iPhone 6 With Amazing New Features The smartphone is not only his best friend, has also become your personal trainer, coach, medical laboratory and maybe even your doctor.


"Digital health" has become a key element in the technology industry, from startups modest approach 'applications to the most important companies in the sector seeking to find ways to address the fundamental problems of health and wellness.

Applications that measure heart rate, blood pressure, glucose and other body functions are multiplied, while Google, Apple and Samsung have launched platforms that facilitate the integration of medical and health services.

"We have reached a point where the sensors, either on the phone or wearables can collect information that we could not do in the past without going to a medical center," says Gerry Purdy, an predictor at Compass Intelligence.

"You can make the heart rate, mobile electrocardiograms (ECGs). Costs are falling, and these sensors are becoming more socially acceptable."

The consultant Rock Health estimated 143 digital health companies raised $ 2.3 billion in the first six months of 2014, already surpassing last year's amount.

An analysis by global consulting firm Deloitte suggests that smart glasses, fitness bands and watches, must sell about 10 million units in 2014, generating over $ 3 billion and the number of devices will reach 170 million in 2017.

"Many of the technologies of health-related fitness and have multiple applications and encourage users to become more involved in their own fitness, help modify reminding users to exercise or take medications, behavior" Deloitte Karen Taylor said in a July report.

- Patients taking control -

The implementation of California MD Revolution has created a system for adaptation of a practice of concierge medicine, which allows participants to track a number of health indicators through mobile or portable devices.

The company uses equipment and other fitness tracking to address "the imminently preventable conditions like diabetes or hypertension," says spokeswoman Lisa Peterson.

"We are creating a new specialty in digital health in which people can interact with nutritionists, exercise physiologists and to receive a coaching plan, to prevent or reverse long-lasting diseases," he told AFP.

Peterson said the company using existing commercial devices from manufacturers like Fitbit or Jawbone and plans to launch its own application to users.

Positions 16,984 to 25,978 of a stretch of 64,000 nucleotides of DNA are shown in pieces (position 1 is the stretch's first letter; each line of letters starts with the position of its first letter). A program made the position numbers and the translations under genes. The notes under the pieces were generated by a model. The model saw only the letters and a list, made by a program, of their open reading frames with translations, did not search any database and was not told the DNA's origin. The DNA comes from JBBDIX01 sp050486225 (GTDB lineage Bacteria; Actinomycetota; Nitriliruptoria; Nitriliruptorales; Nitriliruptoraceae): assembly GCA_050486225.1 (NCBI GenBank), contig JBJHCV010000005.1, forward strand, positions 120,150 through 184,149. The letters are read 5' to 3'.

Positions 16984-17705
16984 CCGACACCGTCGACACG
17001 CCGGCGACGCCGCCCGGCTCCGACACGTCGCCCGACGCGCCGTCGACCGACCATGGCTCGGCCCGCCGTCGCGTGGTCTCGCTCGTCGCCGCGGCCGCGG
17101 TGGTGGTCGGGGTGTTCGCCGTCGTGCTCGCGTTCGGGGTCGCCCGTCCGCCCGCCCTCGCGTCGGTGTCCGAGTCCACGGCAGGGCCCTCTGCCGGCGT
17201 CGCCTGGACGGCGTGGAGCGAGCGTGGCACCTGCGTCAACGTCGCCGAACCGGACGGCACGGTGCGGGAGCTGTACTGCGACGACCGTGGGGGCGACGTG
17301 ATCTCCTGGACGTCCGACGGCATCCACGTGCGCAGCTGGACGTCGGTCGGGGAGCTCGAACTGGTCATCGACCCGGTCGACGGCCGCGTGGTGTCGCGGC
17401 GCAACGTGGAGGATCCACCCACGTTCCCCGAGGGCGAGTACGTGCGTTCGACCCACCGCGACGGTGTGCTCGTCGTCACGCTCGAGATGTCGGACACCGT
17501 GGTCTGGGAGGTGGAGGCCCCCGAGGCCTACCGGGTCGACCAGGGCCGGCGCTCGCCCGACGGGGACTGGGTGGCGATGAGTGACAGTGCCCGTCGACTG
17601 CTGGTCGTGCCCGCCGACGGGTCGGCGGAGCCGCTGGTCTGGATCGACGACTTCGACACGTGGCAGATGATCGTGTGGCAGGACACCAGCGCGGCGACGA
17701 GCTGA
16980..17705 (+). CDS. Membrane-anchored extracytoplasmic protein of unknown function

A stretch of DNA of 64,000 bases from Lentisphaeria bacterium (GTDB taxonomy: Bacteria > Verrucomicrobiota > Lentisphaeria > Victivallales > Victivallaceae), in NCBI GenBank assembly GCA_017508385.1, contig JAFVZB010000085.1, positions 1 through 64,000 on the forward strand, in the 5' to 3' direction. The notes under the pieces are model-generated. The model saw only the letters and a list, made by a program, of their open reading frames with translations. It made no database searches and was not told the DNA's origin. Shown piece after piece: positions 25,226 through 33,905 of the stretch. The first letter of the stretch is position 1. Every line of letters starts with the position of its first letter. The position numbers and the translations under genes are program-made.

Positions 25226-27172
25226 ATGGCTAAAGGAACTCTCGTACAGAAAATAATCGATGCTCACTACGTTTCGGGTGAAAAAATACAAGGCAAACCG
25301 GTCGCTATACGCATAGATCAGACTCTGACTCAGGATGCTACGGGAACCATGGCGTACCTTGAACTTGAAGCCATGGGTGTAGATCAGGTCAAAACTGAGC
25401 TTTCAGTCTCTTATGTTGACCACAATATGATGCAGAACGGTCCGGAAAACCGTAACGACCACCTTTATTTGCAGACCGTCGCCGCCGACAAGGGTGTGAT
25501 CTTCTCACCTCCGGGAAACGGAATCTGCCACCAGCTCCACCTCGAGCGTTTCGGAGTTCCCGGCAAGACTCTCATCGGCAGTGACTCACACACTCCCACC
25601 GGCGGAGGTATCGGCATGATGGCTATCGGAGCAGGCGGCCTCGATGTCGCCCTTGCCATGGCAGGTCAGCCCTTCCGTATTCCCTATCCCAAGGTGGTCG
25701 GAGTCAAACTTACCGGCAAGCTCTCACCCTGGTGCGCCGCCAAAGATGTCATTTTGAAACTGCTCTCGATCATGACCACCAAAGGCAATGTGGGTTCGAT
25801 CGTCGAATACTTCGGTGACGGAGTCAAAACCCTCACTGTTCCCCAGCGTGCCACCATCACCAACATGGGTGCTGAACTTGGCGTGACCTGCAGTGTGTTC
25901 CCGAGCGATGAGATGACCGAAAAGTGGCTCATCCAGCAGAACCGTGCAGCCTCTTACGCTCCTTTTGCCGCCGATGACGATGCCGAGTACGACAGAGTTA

He noted that the implementation of health platforms from Google and Apple "will be easier for us to integrate more devices and applications."

Recent studies suggest that people who use connected devices to monitor the health and fitness tend to do a better job of managing and preventing health problems.


A study conducted by the Center for Connected Health found that people who use mobile devices have done a better job in reducing blood pressure levels and blood sugar dangerous.

Another study published in the July 2014 edition of the journal Health Affairs found that the data collected by the devices is not only useful for patients, but can help doctors find better actions.

Some companies have even more ambitious plans for health technology.

Google, for example, is developing a contract lens connection that can help diabetics control and has launched a new company called Calico to focus on health and wellness, referring to cooperation with rivals like Apple. And IBM is using its supercomputer Watson for medical purposes, including finding the right treatment for cancer.


- Better care, bye office? -

Joseph Kvedar, MD, founder and director of the nonprofit Boston-based Connected Health, said that mobile technology has the potential to keep people involved in their own care, and reduce the load on the system health care."That's not because they care visits is a bad thing, but you should think carefully as a continuous function and mobile technology lets you do this in a way that could never do before."

Kvedar said some health platforms that require patients to load the data had a mixed record but the mobile is growing because "people are addicted to their smartphones."


Physicians should not fear this technology, he said, because patients who use it often get healthier.